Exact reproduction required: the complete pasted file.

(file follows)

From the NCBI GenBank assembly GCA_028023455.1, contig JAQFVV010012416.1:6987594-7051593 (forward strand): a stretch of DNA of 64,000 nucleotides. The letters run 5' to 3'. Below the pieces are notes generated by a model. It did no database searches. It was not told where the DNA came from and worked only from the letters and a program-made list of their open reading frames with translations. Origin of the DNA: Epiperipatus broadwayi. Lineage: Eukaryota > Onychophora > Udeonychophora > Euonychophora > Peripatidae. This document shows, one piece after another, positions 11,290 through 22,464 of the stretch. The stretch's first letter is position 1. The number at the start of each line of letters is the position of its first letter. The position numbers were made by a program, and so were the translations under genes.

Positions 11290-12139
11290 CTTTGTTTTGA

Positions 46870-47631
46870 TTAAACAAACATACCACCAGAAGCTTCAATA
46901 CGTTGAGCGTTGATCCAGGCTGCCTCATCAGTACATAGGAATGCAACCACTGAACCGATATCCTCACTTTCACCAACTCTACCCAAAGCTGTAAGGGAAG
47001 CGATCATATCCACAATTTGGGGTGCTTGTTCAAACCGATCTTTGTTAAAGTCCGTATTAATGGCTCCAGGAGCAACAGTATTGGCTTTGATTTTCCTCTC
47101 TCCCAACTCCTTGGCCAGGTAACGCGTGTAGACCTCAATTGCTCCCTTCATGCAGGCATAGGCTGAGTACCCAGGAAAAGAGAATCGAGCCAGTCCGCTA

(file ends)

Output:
From the NCBI GenBank assembly GCA_028023455.1, contig JAQFVV010012416.1:6987594-7051593 (forward strand): a stretch of DNA of 64,000 nucleotides. The letters run 5' to 3'. Below the pieces are notes generated by a model. It did no database searches. It was not told where the DNA came from and worked only from the letters and a program-made list of their open reading frames with translations. Origin of the DNA: Epiperipatus broadwayi. Lineage: Eukaryota > Onychophora > Udeonychophora > Euonychophora > Peripatidae. This document shows, one piece after another, positions 11,290 through 22,464 of the stretch. The stretch's first letter is position 1. The number at the start of each line of letters is the position of its first letter. The position numbers were made by a program, and so were the translations under genes.

Positions 11290-12139
11290 CTTTGTTTTGA

Positions 46870-47631
46870 TTAAACAAACATACCACCAGAAGCTTCAATA
46901 CGTTGAGCGTTGATCCAGGCTGCCTCATCAGTACATAGGAATGCAACCACTGAACCGATATCCTCACTTTCACCAACTCTACCCAAAGCTGTAAGGGAAG
47001 CGATCATATCCACAATTTGGGGTGCTTGTTCAAACCGATCTTTGTTAAAGTCCGTATTAATGGCTCCAGGAGCAACAGTATTGGCTTTGATTTTCCTCTC
47101 TCCCAACTCCTTGGCCAGGTAACGCGTGTAGACCTCAATTGCTCCCTTCATGCAGGCATAGGCTGAGTACCCAGGAAAAGAGAATCGAGCCAGTCCGCTA